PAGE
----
Contributed by Sharon Butler / A small selection of Joan Snyder’s vigorous prints is on view at Anders Wahlstedt Fine Art in Chelsea through May 24. Made between the 1970s and 2018, the prints combine vivid color, repeated text, incised line, and a love of experimentation that seasoned Snyder viewers will recognize, last seen in “Sub Rosa,” a 2015 painting solo at Franklin Parrasch. In the era of the #MeToo movement, Snyder’s older work, in which she rails against the patriarchy, suddenly has gained new relevance. If you thought we had entered a post-feminist era, think again.
In a 2008 interview with Phong Bui published inThe Brooklyn Rail, Snyder discussed her early work:
The late ’60s was the very beginning of my own dialogue about a female sensibility. Those weren’t the words I was using when I made those paintings. I was making paintings that were, for me, about being a painter and being a woman, about trying to paint the internal, organic, anthropomorphic sense of being a woman and also about my own sexual awakening.
It was also my way of reacting against both Color Field painting and the dominance of minimalism during that period. I was using very funky non-art materials in my work like flock (crushed rayon), lentil seeds, fake leopard skin, wallpaper, glitter, even colored light bulbs. At the same time, during the early seventies, I was doing visiting artist gigs all over the country, slide lectures and crits. Art departments needed some female presence so they invited us as visiting artists. Keep in mind, at the time, I couldn’t get a job in any art department. They weren’t hiring women. I remember seeing works by young female students that excited me. They would explain that their teachers, who were all male, didn’t like, get or understand their work. This was about male faculty who absolutely did not comprehend our language, who didn’t get the concept of a female sensibility that was emerging at the time.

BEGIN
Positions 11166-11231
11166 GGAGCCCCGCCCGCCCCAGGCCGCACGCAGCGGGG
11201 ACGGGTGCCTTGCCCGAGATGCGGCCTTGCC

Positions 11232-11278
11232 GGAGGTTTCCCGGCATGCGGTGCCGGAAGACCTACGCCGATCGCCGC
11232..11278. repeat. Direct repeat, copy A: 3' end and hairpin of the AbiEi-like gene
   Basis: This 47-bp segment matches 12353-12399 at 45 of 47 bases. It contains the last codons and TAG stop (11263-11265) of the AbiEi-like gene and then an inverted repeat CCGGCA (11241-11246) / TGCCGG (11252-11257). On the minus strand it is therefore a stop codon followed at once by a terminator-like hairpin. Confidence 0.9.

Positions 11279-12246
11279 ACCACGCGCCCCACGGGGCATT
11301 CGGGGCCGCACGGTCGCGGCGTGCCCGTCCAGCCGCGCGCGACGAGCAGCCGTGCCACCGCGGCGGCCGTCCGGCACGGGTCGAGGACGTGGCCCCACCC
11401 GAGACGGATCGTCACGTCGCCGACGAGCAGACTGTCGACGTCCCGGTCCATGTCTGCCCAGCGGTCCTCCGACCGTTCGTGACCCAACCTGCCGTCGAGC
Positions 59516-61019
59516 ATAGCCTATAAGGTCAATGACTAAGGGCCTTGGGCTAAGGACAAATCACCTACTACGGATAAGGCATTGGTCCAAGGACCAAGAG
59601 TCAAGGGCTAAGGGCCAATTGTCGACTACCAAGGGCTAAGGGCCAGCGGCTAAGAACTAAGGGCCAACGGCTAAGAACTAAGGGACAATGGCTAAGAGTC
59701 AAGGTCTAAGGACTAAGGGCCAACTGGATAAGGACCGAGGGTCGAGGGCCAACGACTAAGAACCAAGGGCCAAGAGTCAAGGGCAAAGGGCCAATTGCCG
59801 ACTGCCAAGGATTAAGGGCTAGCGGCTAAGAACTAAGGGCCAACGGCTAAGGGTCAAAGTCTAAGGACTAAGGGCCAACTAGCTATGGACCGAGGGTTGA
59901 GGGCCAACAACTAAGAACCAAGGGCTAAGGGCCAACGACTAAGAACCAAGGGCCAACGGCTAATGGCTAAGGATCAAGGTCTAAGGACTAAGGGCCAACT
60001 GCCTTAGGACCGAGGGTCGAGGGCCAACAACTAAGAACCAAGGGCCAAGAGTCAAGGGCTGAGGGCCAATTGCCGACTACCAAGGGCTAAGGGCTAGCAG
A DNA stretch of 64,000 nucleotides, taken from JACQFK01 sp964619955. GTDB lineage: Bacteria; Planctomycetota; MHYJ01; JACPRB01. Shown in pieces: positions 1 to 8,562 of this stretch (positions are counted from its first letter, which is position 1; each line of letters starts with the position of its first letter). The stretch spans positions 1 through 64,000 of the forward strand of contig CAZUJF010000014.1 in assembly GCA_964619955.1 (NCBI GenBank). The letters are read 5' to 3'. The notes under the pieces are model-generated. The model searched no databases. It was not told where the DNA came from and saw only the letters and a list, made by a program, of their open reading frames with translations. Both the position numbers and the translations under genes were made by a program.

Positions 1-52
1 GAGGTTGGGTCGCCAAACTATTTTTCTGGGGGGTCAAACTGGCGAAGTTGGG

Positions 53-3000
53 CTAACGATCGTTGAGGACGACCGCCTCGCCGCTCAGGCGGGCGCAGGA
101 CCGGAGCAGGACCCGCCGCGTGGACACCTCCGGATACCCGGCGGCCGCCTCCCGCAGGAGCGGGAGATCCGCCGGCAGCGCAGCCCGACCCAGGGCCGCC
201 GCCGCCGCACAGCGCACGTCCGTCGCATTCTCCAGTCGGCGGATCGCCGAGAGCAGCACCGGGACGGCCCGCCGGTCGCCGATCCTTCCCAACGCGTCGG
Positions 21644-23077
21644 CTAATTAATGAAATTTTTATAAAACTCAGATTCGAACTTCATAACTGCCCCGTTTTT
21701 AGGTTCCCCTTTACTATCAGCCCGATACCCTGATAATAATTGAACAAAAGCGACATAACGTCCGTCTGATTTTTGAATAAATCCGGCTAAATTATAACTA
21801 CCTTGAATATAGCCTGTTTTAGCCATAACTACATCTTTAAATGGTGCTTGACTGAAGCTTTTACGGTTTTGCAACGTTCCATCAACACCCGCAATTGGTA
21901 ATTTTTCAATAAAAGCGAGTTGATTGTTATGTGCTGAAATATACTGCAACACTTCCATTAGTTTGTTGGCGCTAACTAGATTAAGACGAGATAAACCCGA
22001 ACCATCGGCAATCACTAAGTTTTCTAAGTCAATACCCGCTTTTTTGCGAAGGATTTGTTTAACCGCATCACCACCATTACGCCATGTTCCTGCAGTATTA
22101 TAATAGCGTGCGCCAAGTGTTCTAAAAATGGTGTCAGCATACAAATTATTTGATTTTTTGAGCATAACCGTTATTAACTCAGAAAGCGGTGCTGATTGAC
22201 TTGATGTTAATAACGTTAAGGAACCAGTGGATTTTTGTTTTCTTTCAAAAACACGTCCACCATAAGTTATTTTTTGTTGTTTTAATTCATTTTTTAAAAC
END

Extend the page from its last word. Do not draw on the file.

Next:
In the prints on display at Franklin Parrasch, Snyder’s freewheeling combinations -lithography mixed with digital, chine collé, etching, woodcut, and more – reveal a degree of playful experimentation as well as wide-ranging virtuosity. At the same time, the urgent and sometimes crude mark making, particularly in the intaglio prints, conveys her passionate defiance. When she works with flower forms, for instance, Snyder rejects the beauty associated with traditional still life or landscape and cleaves to garish abstract form that often appears rooted in anger and agitation. In more recent prints, like Chant/Forever(2018), a softer palette imparts the sense of loss and despair many feminists are feeling in the age of Trump, who, in his first days in office, declared that “women must dress like women.” At the time, the statement was outrageous, but now it seems like the least of our problems.
From the press release: Born in 1940 in Highland Park, New Jersey, Joan Snyder’s work has been presented in more than 100 exhibitions since 1970. Snyder’s art is represented in many leading American public collections, including the Metropolitan Museum of Art, Museum of Modern Art, New York Public Library, The Jewish Museum, the Solomon R. Guggenheim Museum, and Whitney Museum of American Art in New York City; the National Museum of Women in the Arts and The Phillips Collection in Washington, D.C.; the Museum of Fine Arts, Boston, and the Harvard University Museums, Cambridge; Dallas Museum of Art, Dallas; High Museum of Art, Atlanta; and the San Francisco Museum of Modern Art, San Francisco. Snyder lives and works in Brooklyn and Woodstock, New York.
“Joan Snyder / Selected Prints 1975-2018,”Anders Wahlstedt Fine Art, Chelsea, New York, NY. Through May 24, 2018.
NY Times Art in Review: Joan Snyder
Sight reading: Joan Snyder’s first show with GERING & LóPEZ
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Tags: Printmaking, Sharon Butler